Illinois restaurant owner on COVID restrictions: Politicians make rules they don’t follow themselves
Erik Baylis tells ‘America’s Newsroom’ the Paycheck Protection Program money he received was a small ‘Band-Aid’ and now restaurants have been ‘left to the wolves.’
An Illinois restaurant owner told "America's Newsroom" Thursday that while he is grateful for the "Band-Aid" of the Paycheck Protection Program (PPP), "we need help now."
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Erik Baylis, the owner of Big Onion Hospitality in Chicago, said it was ridiculous to think the $150,000 in PPP money he received would enable his business to survive the coronavirus pandemic restrictions on indoor and outdoor dining.
"The biggest issue really, right now, is that we kind of have everything stripped from us and a small Band-Aid was put on and now we're just left to the wolves, really," Baylis told co-host Trace Gallagher.
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"To say I'm frustrated is the biggest understatement in the history of American television," he went on. "These politicians are making decisions, one, that almost all of them are not following themselves, which is just absolutely ridiculous, which you've seen here in Illinois from the governor, the mayor, and other politicians. Then, two, spending all this money on [eating] outdoors, to really build an indoor-outdoor [area]. It's one of the most ridiculous things ever."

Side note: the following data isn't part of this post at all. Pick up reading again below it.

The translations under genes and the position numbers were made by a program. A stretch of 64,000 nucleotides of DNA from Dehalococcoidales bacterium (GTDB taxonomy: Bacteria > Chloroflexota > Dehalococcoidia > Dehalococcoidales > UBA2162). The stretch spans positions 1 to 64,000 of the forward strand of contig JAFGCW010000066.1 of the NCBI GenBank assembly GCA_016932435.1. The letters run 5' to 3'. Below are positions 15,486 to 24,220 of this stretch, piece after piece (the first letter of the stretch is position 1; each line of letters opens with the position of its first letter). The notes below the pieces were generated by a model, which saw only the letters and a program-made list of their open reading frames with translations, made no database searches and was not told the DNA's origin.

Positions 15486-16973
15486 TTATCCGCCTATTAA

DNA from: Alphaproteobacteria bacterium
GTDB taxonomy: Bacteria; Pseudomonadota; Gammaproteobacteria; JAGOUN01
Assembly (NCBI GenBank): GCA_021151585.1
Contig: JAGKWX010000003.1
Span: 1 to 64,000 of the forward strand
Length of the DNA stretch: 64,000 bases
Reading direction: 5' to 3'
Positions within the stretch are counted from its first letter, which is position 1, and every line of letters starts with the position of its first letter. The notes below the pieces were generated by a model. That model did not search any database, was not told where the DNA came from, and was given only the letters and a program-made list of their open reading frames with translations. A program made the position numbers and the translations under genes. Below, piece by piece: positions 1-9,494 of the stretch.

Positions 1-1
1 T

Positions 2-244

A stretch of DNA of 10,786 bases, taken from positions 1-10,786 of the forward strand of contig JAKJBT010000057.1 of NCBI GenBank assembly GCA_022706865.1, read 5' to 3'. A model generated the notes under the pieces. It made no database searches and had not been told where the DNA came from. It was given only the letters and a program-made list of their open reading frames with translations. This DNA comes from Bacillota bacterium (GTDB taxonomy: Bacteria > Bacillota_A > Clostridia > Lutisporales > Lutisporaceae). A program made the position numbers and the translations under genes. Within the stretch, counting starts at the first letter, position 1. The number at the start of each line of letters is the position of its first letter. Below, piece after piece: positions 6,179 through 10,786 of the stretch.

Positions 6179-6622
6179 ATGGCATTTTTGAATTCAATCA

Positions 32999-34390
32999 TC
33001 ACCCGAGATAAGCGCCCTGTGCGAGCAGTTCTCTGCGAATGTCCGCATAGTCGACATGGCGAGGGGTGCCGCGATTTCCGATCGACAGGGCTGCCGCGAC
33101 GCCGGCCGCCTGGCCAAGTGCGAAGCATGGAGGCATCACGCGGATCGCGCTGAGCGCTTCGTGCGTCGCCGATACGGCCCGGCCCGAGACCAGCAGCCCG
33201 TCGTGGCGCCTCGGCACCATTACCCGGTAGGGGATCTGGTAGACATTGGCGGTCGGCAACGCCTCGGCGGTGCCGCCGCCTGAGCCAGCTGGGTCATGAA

The Chicago-area business owner says politicians need to do the hard work and figure out how they can actually help.
As many as 55% of restaurants in Illinois will shut down if no more help is offered, according to the National Restaurant Association, but Baylis says the situation will be worse than that.
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"That's underestimated," he said. "The numbers are based on people that have already turned in their licenses. I have a place that is closed … I have not turned my license in yet, just holding on, hopefully, something can happen."
Baylis concluded: "There's so many people that are on the last limb, the last thread, and we need help now. Those numbers can be way more than that, and we're also not thinking of all the businesses that open every year."
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